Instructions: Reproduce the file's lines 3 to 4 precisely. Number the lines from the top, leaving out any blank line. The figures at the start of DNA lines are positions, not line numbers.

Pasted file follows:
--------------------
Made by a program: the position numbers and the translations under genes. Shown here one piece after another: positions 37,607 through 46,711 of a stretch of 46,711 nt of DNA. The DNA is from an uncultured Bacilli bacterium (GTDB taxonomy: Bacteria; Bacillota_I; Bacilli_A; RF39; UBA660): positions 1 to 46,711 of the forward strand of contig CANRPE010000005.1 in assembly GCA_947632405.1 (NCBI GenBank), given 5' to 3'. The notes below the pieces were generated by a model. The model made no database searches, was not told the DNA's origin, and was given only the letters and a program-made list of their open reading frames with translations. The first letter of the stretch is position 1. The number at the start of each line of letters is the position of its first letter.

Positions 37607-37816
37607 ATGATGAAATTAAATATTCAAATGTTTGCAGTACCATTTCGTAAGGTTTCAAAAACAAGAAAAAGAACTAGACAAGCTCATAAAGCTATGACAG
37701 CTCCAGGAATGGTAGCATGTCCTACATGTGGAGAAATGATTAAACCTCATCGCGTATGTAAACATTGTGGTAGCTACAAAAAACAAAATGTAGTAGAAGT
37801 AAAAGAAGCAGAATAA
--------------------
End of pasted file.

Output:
37607 ATGATGAAATTAAATATTCAAATGTTTGCAGTACCATTTCGTAAGGTTTCAAAAACAAGAAAAAGAACTAGACAAGCTCATAAAGCTATGACAG
37701 CTCCAGGAATGGTAGCATGTCCTACATGTGGAGAAATGATTAAACCTCATCGCGTATGTAAACATTGTGGTAGCTACAAAAAACAAAATGTAGTAGAAGT